It all started in 1932 when his mother-in-law ran for public office in Iowa. She was running against a popular incumbent, and everyone except him thought her candidacy was a lost cause. He polled her constituency, told her she could win, and gave her some advice. Hers was only the first of many elections he was to predict correctly.
His name was George Gallup — the founder of modern polling.
Since then, polling organizations have proliferated, so that they now play a vital role in American politics. They are able to measure public opinion so accurately because they have carefully developed some very precise methods.
For all the attention paid to them, public opinion polls often miss the mark. The most famous example was the 1948 presidential election, when pollsters predicted a landslide victory for Thomas E. Dewey. Instead, Harry Truman defeated Dewey by more than two million popular and 114 electoral votes.
Polls generally start when someone wants a political question answered. For example, a candidate may wonder, “How many people in my district know who I am and what I do?” Polls can give some answers, which can help him or her plan a campaign for office. Or a newspaper may want to know, “How do people in this country feel about big tobacco companies?” The publisher can commission a poll, and a reporter can base a story on the research findings. The pollsters then follow several important steps in gathering accurate statistics:
- Questions must be carefully and objectively worded.
For example, consider a question such as, “How much do you resent the deceptiveness of big tobacco companies?” You could hardly expect an accurate answer. Sometimes the slightest shift in the wording of a question can bring very different results.
- The sample must be randomly selected.
First, pollsters determine the universe, or the entire group whose attitudes they wish to measure. Since it is generally impossible to question everyone, they must use random sampling, a method of selection that gives each potential member of the universe the same chance of being selected. For example, if the universe is 30% urban, 40% Mexican American, and 50% male, so should the sample be.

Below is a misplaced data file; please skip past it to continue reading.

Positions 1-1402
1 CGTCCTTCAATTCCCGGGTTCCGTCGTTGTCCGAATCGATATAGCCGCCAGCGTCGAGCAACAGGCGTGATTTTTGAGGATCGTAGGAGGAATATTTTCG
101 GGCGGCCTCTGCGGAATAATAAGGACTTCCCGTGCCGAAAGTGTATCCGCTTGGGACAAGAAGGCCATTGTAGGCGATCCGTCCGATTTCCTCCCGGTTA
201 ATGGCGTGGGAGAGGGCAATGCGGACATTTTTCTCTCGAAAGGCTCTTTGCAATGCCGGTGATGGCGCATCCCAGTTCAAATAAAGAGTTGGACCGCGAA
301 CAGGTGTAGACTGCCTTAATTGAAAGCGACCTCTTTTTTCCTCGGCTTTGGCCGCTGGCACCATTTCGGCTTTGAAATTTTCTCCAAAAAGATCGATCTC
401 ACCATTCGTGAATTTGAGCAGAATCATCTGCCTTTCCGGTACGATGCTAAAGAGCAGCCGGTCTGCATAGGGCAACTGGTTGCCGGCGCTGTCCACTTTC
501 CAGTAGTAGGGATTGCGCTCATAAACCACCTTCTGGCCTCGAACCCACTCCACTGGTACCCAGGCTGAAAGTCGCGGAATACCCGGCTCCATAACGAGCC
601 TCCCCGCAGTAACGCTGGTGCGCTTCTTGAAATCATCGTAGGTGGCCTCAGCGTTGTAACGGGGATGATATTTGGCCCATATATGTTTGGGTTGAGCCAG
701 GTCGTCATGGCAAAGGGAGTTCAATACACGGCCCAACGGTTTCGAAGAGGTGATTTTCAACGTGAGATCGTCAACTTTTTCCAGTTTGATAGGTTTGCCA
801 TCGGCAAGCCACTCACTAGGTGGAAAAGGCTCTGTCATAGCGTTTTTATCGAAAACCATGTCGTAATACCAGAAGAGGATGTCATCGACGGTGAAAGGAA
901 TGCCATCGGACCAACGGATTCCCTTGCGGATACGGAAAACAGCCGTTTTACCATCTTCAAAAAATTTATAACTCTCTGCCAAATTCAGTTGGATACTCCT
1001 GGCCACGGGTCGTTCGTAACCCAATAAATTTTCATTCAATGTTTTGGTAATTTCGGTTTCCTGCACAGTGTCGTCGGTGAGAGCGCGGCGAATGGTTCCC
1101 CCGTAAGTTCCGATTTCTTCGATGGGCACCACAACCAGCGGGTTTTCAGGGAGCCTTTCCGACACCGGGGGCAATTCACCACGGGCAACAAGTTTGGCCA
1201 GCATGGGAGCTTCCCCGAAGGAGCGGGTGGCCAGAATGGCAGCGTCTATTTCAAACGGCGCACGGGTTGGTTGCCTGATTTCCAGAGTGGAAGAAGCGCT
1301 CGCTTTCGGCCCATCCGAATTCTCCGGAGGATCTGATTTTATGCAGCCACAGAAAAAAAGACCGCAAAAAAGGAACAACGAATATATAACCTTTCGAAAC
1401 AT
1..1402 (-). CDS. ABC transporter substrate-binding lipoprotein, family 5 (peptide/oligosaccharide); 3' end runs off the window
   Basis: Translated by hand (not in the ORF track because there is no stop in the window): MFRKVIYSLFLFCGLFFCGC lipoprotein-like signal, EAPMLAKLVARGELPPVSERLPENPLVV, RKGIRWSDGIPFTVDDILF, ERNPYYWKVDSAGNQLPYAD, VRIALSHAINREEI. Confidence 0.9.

- Respondents must be contacted in a cost efficient way.
However, accuracy cannot be sacrificed to efficiency. For example, a straw poll that asks television viewers to call in their opinions is generally not very accurate. After all, the people that call in usually feel very strongly about the issue. And some of them call in more than once. Telephone polls are probably used most commonly today, partly because of the capability of random-digit dialing.
Should politicians monitor the polls? Candidates have been criticized for “waffling” — shifting their positions based on the results of public opinion polls. But if a politicians is supposed to represent the true will of the people, shouldn’t public opinion be highly regarded. Americans have different opinions about whether a leader is expected to use his or her own judgment or reflect the viewpoints of his or her constituency.
Poll results must be carefully and accurately compiled and reported. This is not always an easy task, especially for tracking polls that are measuring changing public opinion. A good example is an election poll. Statistics that are a week old are not usually very reliable when trying to predict a close presidential race.
Polls can never be completely accurate because a sample cannot replicate the universe exactly. Pollsters allow for this slight chance of inaccuracy with a margin of error. Standard samples of about 1,000 to 1,500 individuals can usually represent a universe of millions of people with only a small amount of error. A typical margin of error — a measure of the accuracy of a public opinion poll — is about 3%. In a poll that says that 52% of the respondents favor Janet Smith for Mayor, somewhere between 49% (-3) and 55% (+3) of the voters actually do support her. You can see how predicting a close election can be very difficult.
Given the challenges of accurate polling of public opinion, it is amazing that polls that follow the right steps almost always make the right predictions. They’ve come a long way since George Gallup helped his mother-in-law win her election in 1932.
Participating in Government
Citizens gather in massive groups as a way to show that they support a particular idea or agenda, in hopes that they will influence the political process. Marches, letter-writing campaigns, and political rallies (like this one for Al Gore) are all methods of participating in government.
People may participate in politics in many ways. They can write their Representative or Senator, or work in for a candidate or political party. They can make presentations to their local school board or city council, or call the police to complain about the neighbor’s dog. Partly because of our federalist system, people have many opportunities to participate in our democracy on federal, state, and local levels. Some forms of participation are more common than others and some citizens participate more than others, but almost everyone has a voice in government.
Who Participates and Why?